​An immunocompetent, permissive small animal model would be valuable for the study of HIV-1 pathogenesis and for the testing of drug and vaccine candidates. One approach are the widely used HIV xenotransplant models. Another alternative is the identification and surmounting of species-specific barriers that HIV encounters along its replication cycle in cells from small animals. These species-specific barriers are either due to missing/non-functional cellular co-factors, which HIV-1 hijacks at different steps of its life cycle for efficient replication, or due to the presence of restriction factors, which block HIV-1 replication at distinct steps and cannot be counteracted by accessory HIV proteins.

​Therefore, we, the VIIRAL lab, want to understand how innate immunity factors work in a species-specific context – identifying thereby specific signaling pathways and motifs, which are involved to elucidate the mode of action of the immunity factors, and how the virus antagonizes them. Building on our previous work on innate immunity factors (Tervo et al., 2008; Tervo et al., 2011; Baldauf et al., 2012; Baldauf et al., 2017) as well as our observation that rabbits as a species display fewer blocks to HIV-1 replication than mice or rats (Tervo and Keppler, 2010), we want to develop a fully permissive transgenic rabbit model to find novel strategies for the prevention or treatment of HIV/AIDS.

Next to our efforts to advance a rabbit model for HIV infection, we want to study restriction factors and their relevance in different animal models. We use Murine Leukemia Virus (MLV), a simple retrovirus, to study retroviral infection and its restriction in a more physiological setting. One of the factors our group has been interested in for the last years is Serine Incorporator 5 (SERINC5). This mammalian membrane protein has been shown to negatively affect HIV infectivity in the absence of the HIV accessory protein Nef (Pereira et al., 2019; Kriesel et al., 2020). Currently, we are investigating the effect of SERINC5 orthologs on MLV, both in the presence and absence of MLV GlycoGag that has already been shown to overcome SERINC5-imposed restriction in Nef deficient HIV (Pereira et al., 2019).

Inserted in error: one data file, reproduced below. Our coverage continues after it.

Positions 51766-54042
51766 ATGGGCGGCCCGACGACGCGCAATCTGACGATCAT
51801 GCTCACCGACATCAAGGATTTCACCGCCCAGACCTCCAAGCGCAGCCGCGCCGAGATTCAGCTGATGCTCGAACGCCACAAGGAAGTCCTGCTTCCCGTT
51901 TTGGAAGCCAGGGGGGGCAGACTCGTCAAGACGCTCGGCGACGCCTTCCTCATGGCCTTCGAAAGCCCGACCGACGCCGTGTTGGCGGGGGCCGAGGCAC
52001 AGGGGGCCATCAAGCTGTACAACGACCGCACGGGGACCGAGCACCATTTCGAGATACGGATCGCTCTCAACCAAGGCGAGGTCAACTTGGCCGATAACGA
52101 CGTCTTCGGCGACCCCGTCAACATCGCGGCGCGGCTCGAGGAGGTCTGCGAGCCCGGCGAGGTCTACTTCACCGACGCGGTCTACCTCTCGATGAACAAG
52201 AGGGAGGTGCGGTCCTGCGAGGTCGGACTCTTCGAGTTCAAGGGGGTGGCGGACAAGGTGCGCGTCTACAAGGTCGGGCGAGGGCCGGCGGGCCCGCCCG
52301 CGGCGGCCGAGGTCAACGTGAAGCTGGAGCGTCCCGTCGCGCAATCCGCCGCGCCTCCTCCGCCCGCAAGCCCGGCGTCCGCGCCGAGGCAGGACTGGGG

© Maik Richter

Acute leukemia

Acute myeloid leukemia (AML) is an aggressive cancer of the blood, where malignant myeloid blasts accumulate in the bone marrow. One of the challenges of effective AML treatment is resistance to cytarabine (or ara-C), a standard AML chemotherapeutic drug used in front-line treatment today (Nair et al., 2021).

In 2017, Schneider et al. reported the dNTPase sterile alpha motif and HD-domain-containing protein 1 (SAMHD1) to be a targetable biomarker for ara-C treatment response (Schneider, Oellerich, Baldauf et al., 2017). The intracellular triphosphorylated active form of ara-C, ara-CTP, is recognized as a substrate by SAMHD1, which leads to a decrease in the amount of ara-CTP within the cells and consequently reduced cytotoxicity (Schneider, Oellerich, Baldauf et al. 2017).​

SAMHD1 can be targeted by the lentiviral accessory protein Vpx for proteasomal degradation by interacting with the proteasomal degradation complex and SAMHD1. We in the VIIRAL lab aim to use Vpx to target SAMHD1 in AML cells to improve ara-C sensitivity.

© Maik Richter


Top 10 Publications

Renelt S, Schult-Dietrich P, Baldauf HM, Stein S, Kann G, Bickel M, Kielland-Kaisen U, Bonig H, Marschalek R, Rieger MA, Dietrich U, Duerr R. HIV-1 Infection of Long-Lived Hematopoietic Precursors In Vitro and In Vivo. Cells. 11(19) (2022) https://doi: 10.3390/cells11192968.